‘Fortnite’ Is the First Video Game to Host a Film Festival, with a Potential Audience of 350 Million

Tyler Hersko
·5-min read

As one of the world’s most popular video games, “Fortnite” has also become a platform. It’s hosted virtual concerts for Travis Scott and DJ Marshmello, and it debuted the trailer for Christopher Nolan’s “Tenet.” Now, Fortnite is taking on another cultural linchpin: The film festival.

Short Nite, dedicated to animated films, kicks off at 2 p.m. ET Saturday. The free, 24-hour event will feature 12 animated short films, ranging from Academy Award-nominated titles like 2007’s “Oktapodi” to newer films such as “Bench,” which is currently long-listed for a BAFTA Award. Short Nite represent the first time a video game has been used to host a film festival, and for the filmmakers it offers an unprecedented marketing opportunity: Their work will be broadcast on a video game that, per publisher Epic Games, has more than 350 million registered players.

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Released in 2017, “Fortnite” has become a cultural phenomenon that is as well-known for limited-time events and crossovers including game modes that feature “Star Wars” and Marvel Cinematic Universe characters to the aforementioned virtual concerts as it is for gameplay. It’s a combination that serves to broaden the game’s appeal, including audiences who might not typically play video games.

“‘Fortnite’ is at its core a social game, and that helps transcend traditional gaming DNA,” an Epic spokesperson told IndieWire in an email interview. “Once we realized the social impact of ‘Fortnite,’ we began to design massively participatory events, and have grown them over time and in different categories.”

The consumer-facing Short Nite isn’t a traditional film festival in the vein of Sundance or TIFF acquisition deals aren’t being inked, there’s no awards, and it’s unlikely to be a networking hub but the event is very much an opportunity for the filmmakers to promote their art to a large audience, including those who might not otherwise be exposed to their films.

“It’s a whole new platform and audience for animation,” said “Bench” creator Rich Webber. “People that would be playing the games wouldn’t necessarily be going there to watch animation, so the fact that people will go and watch your film is giving those players something new is fantastic. It’s a big audience; a lot of people play ‘Fortnite’ from all over the world. When you’re making something, you just want it to be seen and to know it’s going to be seen by quite a few people is nice.”

These events also serve as key moneymaking opportunities for Epic. Although “Fortnite” is free to play, players can purchase V-bucks, the game’s virtual currency, to acquire in-game cosmetics (i.e. avatar or weapon skins) or unlock dances and other emotes. Epic typically offers limited-time microtransactions during its special events and Short Nite is no exception: A “Jumbo Popcorn Emote” will be available during the event for 500 V-bucks (roughly $5). Such microtransactions have made “Fortnite” one of the most financially successful video games in history; the Nielsen-owned SuperData reported that “Fortnite” generated more than $1 billion in 2020 and 2019.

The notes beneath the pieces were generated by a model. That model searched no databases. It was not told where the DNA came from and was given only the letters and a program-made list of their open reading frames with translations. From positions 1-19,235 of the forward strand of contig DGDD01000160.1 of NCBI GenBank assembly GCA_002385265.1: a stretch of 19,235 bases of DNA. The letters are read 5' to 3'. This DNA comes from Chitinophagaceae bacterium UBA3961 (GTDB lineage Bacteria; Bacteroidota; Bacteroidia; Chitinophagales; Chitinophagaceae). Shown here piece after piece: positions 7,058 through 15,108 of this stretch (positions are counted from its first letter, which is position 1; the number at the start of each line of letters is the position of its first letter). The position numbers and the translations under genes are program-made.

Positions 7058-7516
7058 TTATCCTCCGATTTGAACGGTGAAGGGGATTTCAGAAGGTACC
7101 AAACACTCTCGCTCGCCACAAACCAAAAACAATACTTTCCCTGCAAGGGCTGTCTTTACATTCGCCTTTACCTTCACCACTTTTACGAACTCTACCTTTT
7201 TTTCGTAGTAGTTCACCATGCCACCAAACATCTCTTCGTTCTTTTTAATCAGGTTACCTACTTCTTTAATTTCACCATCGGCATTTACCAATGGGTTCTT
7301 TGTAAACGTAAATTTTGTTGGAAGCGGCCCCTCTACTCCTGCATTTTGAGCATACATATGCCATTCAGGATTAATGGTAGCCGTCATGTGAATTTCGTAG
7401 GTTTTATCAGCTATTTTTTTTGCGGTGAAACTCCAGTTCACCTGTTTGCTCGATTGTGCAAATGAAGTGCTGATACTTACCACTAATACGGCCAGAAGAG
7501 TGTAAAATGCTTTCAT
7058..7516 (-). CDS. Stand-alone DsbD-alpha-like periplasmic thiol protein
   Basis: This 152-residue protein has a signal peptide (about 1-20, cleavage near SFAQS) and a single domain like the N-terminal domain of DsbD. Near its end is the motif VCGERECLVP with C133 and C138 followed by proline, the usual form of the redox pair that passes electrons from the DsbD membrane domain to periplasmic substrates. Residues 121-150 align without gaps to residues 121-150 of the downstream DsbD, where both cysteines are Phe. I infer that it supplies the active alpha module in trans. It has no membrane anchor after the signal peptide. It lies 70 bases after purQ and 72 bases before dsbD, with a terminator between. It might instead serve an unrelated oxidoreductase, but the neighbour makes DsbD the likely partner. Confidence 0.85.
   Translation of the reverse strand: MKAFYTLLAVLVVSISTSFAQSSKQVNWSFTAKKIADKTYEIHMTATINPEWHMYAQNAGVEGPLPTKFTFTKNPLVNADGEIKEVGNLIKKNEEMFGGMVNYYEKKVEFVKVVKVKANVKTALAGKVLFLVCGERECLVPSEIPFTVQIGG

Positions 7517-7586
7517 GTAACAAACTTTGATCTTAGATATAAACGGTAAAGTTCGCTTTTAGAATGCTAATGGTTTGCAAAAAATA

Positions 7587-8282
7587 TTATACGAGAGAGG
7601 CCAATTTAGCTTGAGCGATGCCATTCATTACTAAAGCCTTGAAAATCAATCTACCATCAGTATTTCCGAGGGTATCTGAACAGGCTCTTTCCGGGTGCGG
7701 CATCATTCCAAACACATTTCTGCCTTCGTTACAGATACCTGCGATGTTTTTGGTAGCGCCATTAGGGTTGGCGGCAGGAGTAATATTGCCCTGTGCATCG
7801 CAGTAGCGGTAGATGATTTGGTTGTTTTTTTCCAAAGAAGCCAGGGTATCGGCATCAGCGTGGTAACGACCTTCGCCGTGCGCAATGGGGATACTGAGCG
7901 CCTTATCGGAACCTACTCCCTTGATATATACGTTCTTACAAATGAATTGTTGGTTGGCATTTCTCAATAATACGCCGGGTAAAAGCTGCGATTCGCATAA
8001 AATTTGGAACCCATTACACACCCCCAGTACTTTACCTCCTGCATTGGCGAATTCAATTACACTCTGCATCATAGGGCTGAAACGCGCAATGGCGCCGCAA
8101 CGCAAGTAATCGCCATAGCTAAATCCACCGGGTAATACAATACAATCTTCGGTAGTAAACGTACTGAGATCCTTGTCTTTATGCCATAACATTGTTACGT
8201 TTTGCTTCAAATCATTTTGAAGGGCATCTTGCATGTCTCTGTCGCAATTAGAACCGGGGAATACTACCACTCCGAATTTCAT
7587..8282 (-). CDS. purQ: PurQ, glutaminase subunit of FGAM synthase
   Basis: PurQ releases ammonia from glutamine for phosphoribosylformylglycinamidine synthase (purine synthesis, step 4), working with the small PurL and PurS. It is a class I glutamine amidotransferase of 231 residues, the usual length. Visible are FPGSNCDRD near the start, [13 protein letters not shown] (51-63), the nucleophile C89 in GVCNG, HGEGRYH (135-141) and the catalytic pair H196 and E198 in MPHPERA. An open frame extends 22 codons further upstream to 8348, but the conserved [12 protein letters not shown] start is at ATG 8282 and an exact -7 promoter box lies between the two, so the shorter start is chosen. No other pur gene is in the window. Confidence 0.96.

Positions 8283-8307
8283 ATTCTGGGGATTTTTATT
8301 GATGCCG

Limited-time microtransactions tend to sell particularly well, especially when they’re tied to a special event. Doug Clinton, managing partner of tech VC fund Loup Ventures, noted that events such as Short Nite can serve as strong sales drivers for Epic. He predicted that future in-game events could see additional forms of monetization.

“Scarcity has always been a good impetus to get people to buy things,” Clinton said. “These events are like real-world events, so digital passes make a ton of sense, as does traditional e-commerce like digital or physical products. For a movie night, people maybe want to buy a director’s cut of a movie or get physical merchandise, especially for things that are powerful brands like Marvel and ‘Star Wars.'”

The video game industry has taken a liking to “live service” games — ones that receive regular updates for months, or years, as opposed to releasing new titles at regular intervals. As developers work to entice different kinds of consumers, virtual film festivals, concerts, and other non-gaming experiences will likely become more common in “Fortnite” and other live-service games. Epic sees value in connecting with moviegoers and has made a concerted effort to make a name for itself in the film industry. Epic’s MegaGrants program is now funding “Gilgamesh,” an animated feature film that will be created using its Unreal Engine software.

Epic declined to provide data on the number of consumers who created “Fortnite” accounts to participate in the game’s previous music and film events, but in April 2020 Epic claimed over 12 million players participated in Scott’s “Fortnite” concert. As for the artists, Forbes reported in February 2019 that DJ Marshmello’s music enjoyed large spikes in streaming and sales following his virtual Fortnite concert event.

“The game industry has never thought of itself as more than just games where people come to do one specific thing then leave,” Clinton said. “‘Fortnite’ has shown the power of having this sort of open-ended platform where people come not just to play a game but connect about a lot of different things… Twitch, Twitter, Instagram, and other traditional social media platforms have so much going on that it’s easy to get lost in the noise if you’re doing a movie event or launching a product. ‘Fortnite’ is an interactive world and it’s still a fresh, unfettered place for companies and creators to go and share their wares.”

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